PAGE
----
Then on Thursday we had data for the United States. The US now also has a problem of deflation. The Consumer Price Index for All Urban Consumers (CPI-U) declined 0.7 per cent in January on a seasonally adjusted basis, the US Bureau of Labor Statistics reported. Over the last 12 months, the all items index decreased 0.1 per cent – the first negative 12-month change since the period ending October 2009.
The food index was unchanged in January, with the food at home index falling for the first time since May 2013. Used cars and apparel also saw price falls. Fed chair Janet Yellen made it clear in her congressional testimony this week that rate rises will depend on inflation rising and moving back to the 2 per cent target. Everyone is hoping this is just because of the fall in the oil price and not down to a broad collapse in global demand.
The collapse in the Baltic Dry, which indicates the cost of shipping dry goods, potentially suggests something deeper is going on. Fingers crossed it goes away. Despite what Mark Carney has claimed, the MPC does not have lots of tools to make deflation go away if it becomes entrenched and broad-based. It’s like being up that famous creek without a paddle.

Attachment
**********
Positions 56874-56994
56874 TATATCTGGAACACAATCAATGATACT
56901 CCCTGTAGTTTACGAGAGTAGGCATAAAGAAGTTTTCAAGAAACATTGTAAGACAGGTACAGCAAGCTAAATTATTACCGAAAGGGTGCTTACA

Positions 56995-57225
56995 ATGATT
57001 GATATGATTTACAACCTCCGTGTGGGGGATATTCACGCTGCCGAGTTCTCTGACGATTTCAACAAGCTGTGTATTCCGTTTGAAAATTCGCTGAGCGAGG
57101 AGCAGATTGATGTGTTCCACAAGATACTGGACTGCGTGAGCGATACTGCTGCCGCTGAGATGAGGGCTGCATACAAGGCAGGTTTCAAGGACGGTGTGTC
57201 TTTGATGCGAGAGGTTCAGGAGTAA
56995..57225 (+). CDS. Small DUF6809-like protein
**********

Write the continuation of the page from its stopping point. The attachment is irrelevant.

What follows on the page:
There was also some not so good pre-election economic news as the ONS confirmed that the UK economy slowed in the fourth quarter of 2014. Business investment fell by 1.4 per cent, which is the fastest rate since the financial crisis, and for the second month in a row. This is bad news for the MPC, who need investment to grow like gangbusters so that productivity rises.
There was also evidence of an increase in the number of zero hours contracts (ZHC) by 110,000, or a 19 per cent increase over the last year. Of the 700,000 workers who said they had such contracts, 20 per cent said they wanted more hours, compared with 10 per cent of workers who were not on such contracts. A further 10 per cent said they wanted a replacement job with longer hours, versus 2 per cent of workers not on these contracts. This adds to the view that the growth in jobs is mostly low-paid, insecure jobs.